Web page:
Recent local news reports and social media posts advise home owners to use a zip tie to secure the manual, emergency release latch present on automatic garage door openers. Although the advice is meant to help reduce burglaries, the suggestion, in fact, can put homeowners in danger.

The manual release feature, often referred to as the emergency release, is required to be operable in all residential garage door operators certified to UL 325, the American National Safety Standard for Garage Door Operators. This manual release is also required by the Consumer Product Safety Commission (CSPC) per the Code of Federal Regulations. This manual release, most often identified as a dangling cord with a red handle, is the method to release the door in the event of an entrapment situation. If somebody or something is caught under a door that is moving downward, and for some reason the door does not reverse properly, the emergency release can be used to disconnect the door from the operator, thus removing the operator from putting downward pressure on the door.

Release handle

According to UL, the safety science company, this release mechanism is tested and required to be able to be released with 50 pounds of force or less. Interfering with this by placing a zip tie to ‘lock’ this mechanism, basically removes this safety feature from the door operator system, putting homeowners and others at risk that this safety function may not work when needed.

Related: 8 Tips for Preventing Automatic Garage Door Disasters

The manual release can also be used during power outages or other times when the operator may stop working. Pulling down on the red release handle that hangs from the operator disconnects the door from the electric operator, and allows access in and out of the garage by manually opening and closing the garage door. And although the reports recommend the addition of the zip tie to avoid garage break-ins where the manual release is reported as a manner to gain entry, those reports leave out the important safety function that may be disabled by doing so.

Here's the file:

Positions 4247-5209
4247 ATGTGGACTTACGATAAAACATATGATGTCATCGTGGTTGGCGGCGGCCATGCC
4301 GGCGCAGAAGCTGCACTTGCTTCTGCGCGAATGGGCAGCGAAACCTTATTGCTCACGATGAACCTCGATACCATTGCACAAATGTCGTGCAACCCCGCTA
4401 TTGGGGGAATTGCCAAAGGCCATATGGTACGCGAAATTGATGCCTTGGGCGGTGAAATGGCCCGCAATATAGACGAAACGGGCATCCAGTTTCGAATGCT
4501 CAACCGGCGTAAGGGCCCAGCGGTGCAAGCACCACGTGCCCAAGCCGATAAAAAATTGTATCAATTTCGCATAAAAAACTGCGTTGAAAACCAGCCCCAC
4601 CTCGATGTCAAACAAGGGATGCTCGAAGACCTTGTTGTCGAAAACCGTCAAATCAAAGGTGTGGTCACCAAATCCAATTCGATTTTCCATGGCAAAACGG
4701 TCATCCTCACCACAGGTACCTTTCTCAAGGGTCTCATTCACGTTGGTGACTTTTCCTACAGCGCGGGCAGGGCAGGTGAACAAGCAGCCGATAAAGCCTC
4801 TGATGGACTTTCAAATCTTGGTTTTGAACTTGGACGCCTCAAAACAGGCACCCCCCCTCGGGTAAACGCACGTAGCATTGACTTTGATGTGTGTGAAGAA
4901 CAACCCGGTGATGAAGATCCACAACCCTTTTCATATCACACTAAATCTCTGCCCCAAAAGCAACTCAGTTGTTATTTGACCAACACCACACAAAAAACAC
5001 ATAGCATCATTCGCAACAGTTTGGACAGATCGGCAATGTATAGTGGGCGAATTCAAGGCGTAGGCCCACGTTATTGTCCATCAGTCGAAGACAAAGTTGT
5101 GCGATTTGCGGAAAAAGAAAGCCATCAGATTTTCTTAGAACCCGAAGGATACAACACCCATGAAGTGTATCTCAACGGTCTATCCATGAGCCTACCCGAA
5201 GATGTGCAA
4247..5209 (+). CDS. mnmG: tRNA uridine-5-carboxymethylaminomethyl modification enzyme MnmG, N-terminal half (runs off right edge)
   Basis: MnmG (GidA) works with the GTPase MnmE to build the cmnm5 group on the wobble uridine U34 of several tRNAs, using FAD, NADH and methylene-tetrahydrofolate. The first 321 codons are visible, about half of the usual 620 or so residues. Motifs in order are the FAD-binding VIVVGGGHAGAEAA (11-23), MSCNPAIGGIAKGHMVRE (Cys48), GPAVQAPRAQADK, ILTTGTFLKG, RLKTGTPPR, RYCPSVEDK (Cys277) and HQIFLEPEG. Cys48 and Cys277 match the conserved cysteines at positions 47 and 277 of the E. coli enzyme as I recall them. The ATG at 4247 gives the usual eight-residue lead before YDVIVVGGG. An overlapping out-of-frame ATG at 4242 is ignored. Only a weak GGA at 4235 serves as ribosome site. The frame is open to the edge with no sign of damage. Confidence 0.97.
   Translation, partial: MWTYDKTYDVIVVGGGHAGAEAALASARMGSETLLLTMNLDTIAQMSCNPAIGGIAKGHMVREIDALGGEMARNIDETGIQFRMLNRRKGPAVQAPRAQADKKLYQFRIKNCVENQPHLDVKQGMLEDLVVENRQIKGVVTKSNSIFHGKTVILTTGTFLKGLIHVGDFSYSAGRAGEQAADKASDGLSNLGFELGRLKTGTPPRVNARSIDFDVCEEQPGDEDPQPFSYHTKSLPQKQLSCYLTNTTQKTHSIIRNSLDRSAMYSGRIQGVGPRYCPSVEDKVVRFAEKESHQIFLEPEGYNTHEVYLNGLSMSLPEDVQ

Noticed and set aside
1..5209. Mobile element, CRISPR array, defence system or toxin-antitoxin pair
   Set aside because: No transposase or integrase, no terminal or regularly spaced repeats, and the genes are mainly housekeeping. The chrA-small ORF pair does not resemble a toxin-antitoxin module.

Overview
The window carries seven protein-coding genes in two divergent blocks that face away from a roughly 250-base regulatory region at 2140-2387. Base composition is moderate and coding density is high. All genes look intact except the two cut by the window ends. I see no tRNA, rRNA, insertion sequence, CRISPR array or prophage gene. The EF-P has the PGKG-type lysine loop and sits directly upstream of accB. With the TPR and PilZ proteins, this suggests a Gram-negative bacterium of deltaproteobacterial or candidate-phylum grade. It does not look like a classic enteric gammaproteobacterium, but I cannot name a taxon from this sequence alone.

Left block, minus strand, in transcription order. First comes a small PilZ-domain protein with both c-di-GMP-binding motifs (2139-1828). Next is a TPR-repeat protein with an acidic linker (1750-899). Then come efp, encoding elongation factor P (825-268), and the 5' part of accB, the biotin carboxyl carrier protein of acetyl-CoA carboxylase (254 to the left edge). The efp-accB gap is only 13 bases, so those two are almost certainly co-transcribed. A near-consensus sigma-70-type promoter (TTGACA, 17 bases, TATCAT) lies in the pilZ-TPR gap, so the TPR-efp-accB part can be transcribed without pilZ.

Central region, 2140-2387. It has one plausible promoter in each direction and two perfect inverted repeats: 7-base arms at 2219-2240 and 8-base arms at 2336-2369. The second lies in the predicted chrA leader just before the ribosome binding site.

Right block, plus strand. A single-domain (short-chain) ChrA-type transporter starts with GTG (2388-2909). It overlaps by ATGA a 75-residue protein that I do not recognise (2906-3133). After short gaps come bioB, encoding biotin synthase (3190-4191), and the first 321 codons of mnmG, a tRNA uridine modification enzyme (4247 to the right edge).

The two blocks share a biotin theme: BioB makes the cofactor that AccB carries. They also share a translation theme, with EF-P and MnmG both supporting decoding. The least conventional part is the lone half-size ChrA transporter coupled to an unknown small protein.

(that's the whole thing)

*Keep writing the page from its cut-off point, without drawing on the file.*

To enhance the security of your home while helping to ensure the safe operation of your garage door, follow these recommended safety tips from UL and the Door and Access Systems Manufacturer’s Association (DASMA).

  • DO NOT interfere with or defeat the manual emergency release mechanism on your garage door operator.
  • Check with your garage door opener dealer or retailer to see what other safety or security features are available for your particular opener or door model. In some cases, an automatic lock may be available.
  • Always lock the entry door between the garage and your house. This simple but often overlooked step might thwart many attempted break-ins.
  • Lock any other door or windows that may be in your garage.
  • Arm your home or premises security system.
  • Do not leave valuables such a bicycles, tools, equipment, etc. visible from an open garage.
  • Join and participate in neighborhood watch program. Report any suspicious activity to the police if you notice anything out of the ordinary.
  • Do not leave garage door operator transmitter visible in your car, and keep your car door locked if a transmitter is inside the car.
  • For garage doors with windows, use a frosted glass coating if possible, which makes it more difficult to see inside.
  • Enable “vacation mode” if your garage door operator has this feature when leaving home for extended period of time, which locks out remote controls from activating the door.

For more information, check out this video.